The UnDocs on the Bus: No Papers, No Fear (DALLASNEWS)

The UnDocs on the Bus: No Papers, No Fear


Those without papers are often described as living in the shadows, a tired phrase that perhaps survives because it very neatly captures the predicament.

If your life is defined in this manner, you can see the world but the world doesn’t see you, or at least doesn’t see you in all your dimensions.  A part of our labor market depends on this arrangement, whether we like it or not.

Years ago, a story on one of these shadowy folk created quite a stir in journalistic circles because the subject was named and photographed in a Page One story, when that term meant more than it does today. But that’s not what made news. The furor erupted when  immigration authorities, using the information contained in the article, promptly arrested the subject of the profile and journalists and others angrily debated naming those “in the shadows.”

There are no easy answers to this one. As an editor, I argued that we had a responsibility to describe, with some specificity, the risks people would run if they volunteered to have their names appear in a story.  I felt—and to some extent still feel—that we had an obligation to do so because many of the people we write about are not always aware of the personal risks.

A lot has changed on this front. There’s something called National Coming Out of the Shadows Week, which includes specific instructions on how to “declare yourself undocumented.” The shift began with the immigration protests in 2006, and now it is pretty common to see young people publicly brand themselves in this fashion.

As we write, the UndocuBus is making its way east, twelve days into a journey that began in Phoenix and will end at the Democratic National Convention in Charlotte, N.C.  Many of the people on board have one thing in common: they are here illegally.

In fact, they wear their illegality on their sleeve, as well as on t-shirts, placards and banners strung across the bus . No Papers, No Fear–Sin Papeles, Sin Miedo–is the official slogan.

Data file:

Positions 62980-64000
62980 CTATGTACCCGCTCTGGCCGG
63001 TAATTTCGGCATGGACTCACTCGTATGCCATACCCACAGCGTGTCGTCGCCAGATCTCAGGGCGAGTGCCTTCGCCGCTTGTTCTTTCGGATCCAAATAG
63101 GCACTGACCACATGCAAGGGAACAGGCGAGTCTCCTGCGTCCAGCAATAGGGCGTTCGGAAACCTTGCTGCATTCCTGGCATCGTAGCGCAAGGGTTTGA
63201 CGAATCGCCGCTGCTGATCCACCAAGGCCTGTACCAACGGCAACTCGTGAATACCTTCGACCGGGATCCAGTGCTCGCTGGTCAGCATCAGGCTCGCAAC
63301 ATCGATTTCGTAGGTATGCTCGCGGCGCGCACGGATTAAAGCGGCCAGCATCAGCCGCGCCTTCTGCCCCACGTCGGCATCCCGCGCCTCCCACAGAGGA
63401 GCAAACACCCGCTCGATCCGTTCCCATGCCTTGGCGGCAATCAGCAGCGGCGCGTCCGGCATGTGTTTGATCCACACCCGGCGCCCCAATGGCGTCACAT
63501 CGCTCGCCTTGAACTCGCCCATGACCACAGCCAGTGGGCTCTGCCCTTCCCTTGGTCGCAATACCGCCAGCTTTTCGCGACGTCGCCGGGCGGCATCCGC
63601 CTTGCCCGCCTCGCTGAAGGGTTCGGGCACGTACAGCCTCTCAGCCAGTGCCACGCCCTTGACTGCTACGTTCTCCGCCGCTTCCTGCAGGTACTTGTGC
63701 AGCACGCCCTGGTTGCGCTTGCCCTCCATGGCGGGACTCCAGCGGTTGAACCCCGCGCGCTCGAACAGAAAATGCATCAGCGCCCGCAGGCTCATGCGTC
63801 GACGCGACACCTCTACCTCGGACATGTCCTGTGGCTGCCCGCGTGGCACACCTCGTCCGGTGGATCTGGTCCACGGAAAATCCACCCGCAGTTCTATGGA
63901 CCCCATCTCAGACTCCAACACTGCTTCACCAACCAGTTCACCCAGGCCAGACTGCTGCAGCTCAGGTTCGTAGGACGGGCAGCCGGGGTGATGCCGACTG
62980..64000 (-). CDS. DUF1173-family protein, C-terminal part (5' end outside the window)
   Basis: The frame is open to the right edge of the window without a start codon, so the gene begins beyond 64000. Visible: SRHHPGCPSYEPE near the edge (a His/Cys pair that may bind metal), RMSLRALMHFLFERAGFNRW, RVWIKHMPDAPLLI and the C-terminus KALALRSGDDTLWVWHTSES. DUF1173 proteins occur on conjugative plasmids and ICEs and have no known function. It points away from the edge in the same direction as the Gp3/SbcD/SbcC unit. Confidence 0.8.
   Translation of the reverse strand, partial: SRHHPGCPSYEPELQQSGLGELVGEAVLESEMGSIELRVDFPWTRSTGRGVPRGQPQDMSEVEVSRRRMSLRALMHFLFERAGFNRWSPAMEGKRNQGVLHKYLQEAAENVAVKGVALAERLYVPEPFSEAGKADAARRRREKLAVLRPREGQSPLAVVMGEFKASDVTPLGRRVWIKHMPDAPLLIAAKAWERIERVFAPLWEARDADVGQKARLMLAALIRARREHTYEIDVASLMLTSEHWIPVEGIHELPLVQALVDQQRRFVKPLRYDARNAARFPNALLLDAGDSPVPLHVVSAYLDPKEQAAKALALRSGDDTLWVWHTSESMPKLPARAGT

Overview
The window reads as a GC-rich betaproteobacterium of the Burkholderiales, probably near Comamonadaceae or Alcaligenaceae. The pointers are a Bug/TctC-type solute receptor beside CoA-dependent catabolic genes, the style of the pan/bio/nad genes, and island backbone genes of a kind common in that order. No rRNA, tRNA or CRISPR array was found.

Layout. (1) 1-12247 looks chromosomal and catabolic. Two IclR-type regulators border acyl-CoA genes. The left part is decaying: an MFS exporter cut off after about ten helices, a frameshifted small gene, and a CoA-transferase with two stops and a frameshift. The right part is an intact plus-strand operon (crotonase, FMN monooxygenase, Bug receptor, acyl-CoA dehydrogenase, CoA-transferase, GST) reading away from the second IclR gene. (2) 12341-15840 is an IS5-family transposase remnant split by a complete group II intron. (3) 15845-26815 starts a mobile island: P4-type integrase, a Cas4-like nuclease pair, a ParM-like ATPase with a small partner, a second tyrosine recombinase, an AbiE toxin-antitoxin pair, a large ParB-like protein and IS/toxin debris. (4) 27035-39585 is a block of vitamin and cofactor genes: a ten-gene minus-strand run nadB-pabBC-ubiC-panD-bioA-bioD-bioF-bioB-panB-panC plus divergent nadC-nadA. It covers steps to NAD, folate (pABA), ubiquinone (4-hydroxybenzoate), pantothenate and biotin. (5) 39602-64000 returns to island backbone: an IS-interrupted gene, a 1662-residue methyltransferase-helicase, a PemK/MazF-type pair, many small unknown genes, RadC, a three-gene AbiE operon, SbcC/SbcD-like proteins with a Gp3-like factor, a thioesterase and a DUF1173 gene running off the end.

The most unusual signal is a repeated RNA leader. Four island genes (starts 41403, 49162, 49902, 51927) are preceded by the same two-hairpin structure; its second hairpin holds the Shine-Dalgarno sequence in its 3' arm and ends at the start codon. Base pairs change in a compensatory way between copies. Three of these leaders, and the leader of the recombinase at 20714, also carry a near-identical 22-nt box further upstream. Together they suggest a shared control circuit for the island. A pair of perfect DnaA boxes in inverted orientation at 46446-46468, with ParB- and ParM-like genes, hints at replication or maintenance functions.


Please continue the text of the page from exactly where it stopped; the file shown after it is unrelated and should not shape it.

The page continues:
The bus has already crossed Texas, uneventfully by all accounts, in case you’re wondering. Austin, we hear, was welcoming. The road trip will go through Georgia and Alabama, where new immigration laws pose a considerable risk, at least on paper.

I caught up with it the travelers this morning, by phone, when the bus was still in the Big Easy.

What’s been the reception?

“We’re drawing a lot of energy, a lot of strength,” said Maria Cruz Ramirez,  46, a mother of three from Mexico who has been in the United States for 11 years.

I detected no fear in Maria.

Two of her children went even more public with their status by taking part in an act of civil disobedience directed at Sheriff Joe Arpaio, the Arizona lawman whose take prisoners approach to immigration now has him as lead defendant in a federal civil rights trial.

Her two kids, also undocumented, spent several nights in jail as a result of their very public protest. Ramirez sees the bus ride as part of the same strategy—to bring attention to a population that is all around us and at the same time invisible.

“We should be seen with respect, and treated with dignity,” Ramirez told me. “Just because we don’t have documents doesn’t mean we don’t have rights.”

I wondered at the reception the bus has gotten. Perhaps by design, contact with the world is generally limited to host communities in each city. Still, these people are now out there, literally and figuratively, so the potential for adventures is in theory around every corner.

“We have gotten looks, and some comments, along the way,” said Tania Unzueta, a spokeswoman who is along for the ride. It is pretty tepid stuff. Someone in a car offered something rude. On the other side of the equation, some people offered raised fists in solidarity.

Ramirez had never ventured from Phoenix. Not having papers, somewhat paradoxically, roots you in place. The bus has broadened her vistas, in many ways. And she says she is the better for it.